Day 142: Whole and Joyful Hearts

2 Samuel 24:1-25 David sinned by calling for a census of the people and exacting a fee, or ransom, from each person. Such a census is helpful to a monarch only for exacting taxes, a military draft, or forcing people into labor; furthermore, a census denotes that the people belong to the monarch, whereas the people of Israel and their monarch together belong to God. A brief but deadly pestilence was David’s elected punishment. Afterward, David atoned for his sin by building an altar in Jerusalem and offering a burnt sacrifice; this altar was highly significant since it became the site of Israel’s first and most important glorious Temple and ultimately where the Redemption would take place. (CCC 268-271, 2594)

1 Chronicles 29:1-30 David donated all of his riches generously for the construction of the Temple, which in turn elicited large contributions from various military commanders, tribal leaders, and family patriarchs. His final prayer was one of praise and thanksgiving to God in which he acknowledged his own deficiencies, the Lord’s great providence, and the need for all the people to remain faithful to God’s covenant. He also petitioned God to bestow ample blessings upon Solomon. With David’s death and Solomon’s succession, the Davidic dynasty continued.

Ch 29:20 Bless the Lord your God: We can bless the Lord because he first takes the initiative to shower blessings on us. We respond through prayers of adoration, praise, and thanksgiving. (CCC 2645)

Psalm 30 Just as night gives way to dawn, death gives way to new life. The Church has always understood this psalm to be an Easter hymn, pointing to Christ’s definitive triumph over death through his glorious Resurrection. No matter what kind of suffering or hardship we experience here on earth, a glorious resurrection of our bodies awaits us if we are faithful. The experience of pain and weakness lead us to a greater reliance on God's grace and strength. This psalm fosters an eager expectation for life everlasting: because God has power over death, it cannot have the last word for those who are faithful to him. (Cf. St. John Paul II, General Audience, May 12, 2004)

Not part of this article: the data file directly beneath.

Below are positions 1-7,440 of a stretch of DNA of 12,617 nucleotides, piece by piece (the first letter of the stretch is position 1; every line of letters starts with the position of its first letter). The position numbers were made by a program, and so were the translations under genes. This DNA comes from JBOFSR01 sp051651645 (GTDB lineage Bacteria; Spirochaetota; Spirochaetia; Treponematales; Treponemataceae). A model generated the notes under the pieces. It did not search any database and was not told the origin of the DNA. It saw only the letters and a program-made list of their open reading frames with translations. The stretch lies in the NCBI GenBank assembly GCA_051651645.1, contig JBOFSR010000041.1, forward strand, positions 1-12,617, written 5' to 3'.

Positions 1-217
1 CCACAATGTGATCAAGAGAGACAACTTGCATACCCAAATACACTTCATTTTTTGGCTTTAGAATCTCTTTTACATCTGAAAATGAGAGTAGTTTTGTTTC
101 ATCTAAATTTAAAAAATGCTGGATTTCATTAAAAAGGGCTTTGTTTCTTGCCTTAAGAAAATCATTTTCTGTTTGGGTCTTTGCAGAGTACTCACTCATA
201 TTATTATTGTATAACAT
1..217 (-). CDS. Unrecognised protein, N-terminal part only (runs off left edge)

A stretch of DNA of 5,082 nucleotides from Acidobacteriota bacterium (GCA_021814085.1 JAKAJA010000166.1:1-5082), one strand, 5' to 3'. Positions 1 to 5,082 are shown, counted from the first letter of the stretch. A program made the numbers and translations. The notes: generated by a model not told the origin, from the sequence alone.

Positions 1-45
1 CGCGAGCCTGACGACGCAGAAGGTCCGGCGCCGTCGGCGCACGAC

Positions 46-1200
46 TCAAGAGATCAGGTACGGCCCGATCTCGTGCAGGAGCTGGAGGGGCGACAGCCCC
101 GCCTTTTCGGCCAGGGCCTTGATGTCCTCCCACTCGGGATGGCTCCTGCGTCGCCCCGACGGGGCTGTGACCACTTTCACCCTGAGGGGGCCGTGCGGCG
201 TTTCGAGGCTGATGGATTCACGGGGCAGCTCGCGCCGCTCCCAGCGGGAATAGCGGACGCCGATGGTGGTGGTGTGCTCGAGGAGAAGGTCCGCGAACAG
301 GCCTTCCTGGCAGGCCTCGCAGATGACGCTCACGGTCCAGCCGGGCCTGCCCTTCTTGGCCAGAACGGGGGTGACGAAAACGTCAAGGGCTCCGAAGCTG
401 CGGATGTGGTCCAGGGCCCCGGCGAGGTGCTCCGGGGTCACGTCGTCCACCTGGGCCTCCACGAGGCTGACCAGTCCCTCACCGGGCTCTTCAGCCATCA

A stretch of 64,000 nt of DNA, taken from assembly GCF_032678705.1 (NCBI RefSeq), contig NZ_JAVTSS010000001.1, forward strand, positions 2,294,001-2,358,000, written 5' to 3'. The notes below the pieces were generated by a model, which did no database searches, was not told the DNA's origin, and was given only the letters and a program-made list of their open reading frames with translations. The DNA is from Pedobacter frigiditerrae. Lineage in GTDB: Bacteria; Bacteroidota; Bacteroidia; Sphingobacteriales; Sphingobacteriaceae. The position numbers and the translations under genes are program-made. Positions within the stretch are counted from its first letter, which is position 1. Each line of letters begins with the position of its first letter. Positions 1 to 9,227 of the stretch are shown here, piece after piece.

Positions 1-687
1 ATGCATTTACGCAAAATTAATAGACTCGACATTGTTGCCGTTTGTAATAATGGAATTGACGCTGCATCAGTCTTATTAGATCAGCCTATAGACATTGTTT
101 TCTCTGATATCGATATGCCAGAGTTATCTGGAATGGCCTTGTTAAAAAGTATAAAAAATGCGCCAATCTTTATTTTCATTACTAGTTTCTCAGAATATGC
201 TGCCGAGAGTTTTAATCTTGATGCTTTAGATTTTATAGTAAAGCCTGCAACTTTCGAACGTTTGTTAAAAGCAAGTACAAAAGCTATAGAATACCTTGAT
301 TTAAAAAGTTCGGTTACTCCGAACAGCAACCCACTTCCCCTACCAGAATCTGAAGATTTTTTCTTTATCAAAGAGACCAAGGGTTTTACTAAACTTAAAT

Dedication of the Temple: This hymn was sung apparently for the first Jewish Feast of Purification, which commemorated the reconsecration of the Temple in 146 BC, following its desecration by Antiochus IV Epiphanes (cf. 2 Mac 10:1-8). This psalm is one of thanksgiving, implicitly for the restoration of the Temple but explicitly for a recovery from illness. It is prayed after the Fourth Readings at the Mass of the Easter Vigil in the Holy Night, which includes several readings that narrate the history of our redemption. (CCC 697, 2580)

(*The Didache Bible RSV-CE Ignatius Edition, 2006)

“Lord God, help me to love you with a WHOLE HEART. Help me to serve you with a WHOLE HEART. Help me to GIVE with a WHOLE AND JOYFUL HEART. Amen”

Prayer by Fr. Mike: “Father in Heaven we do give you thanks and we give you praise. It is true that weeping may last for the entire night. Weeping may last for an entire season. Weeping may last for so long. But joy truly does come with the morning. Joy truly does come with the rising of the sun. And joy comes even in the midst of grief, with the rising of your Son, Jesus Christ. Lord God, we know that we are faithful to you when it suits us. Help us to be faithful to you at all times. We are faithful to you in good seasons and we ask you to please help us to be faithful to you in all seasons. We make this prayer in the name of Jesus Christ, our Lord. Amen.”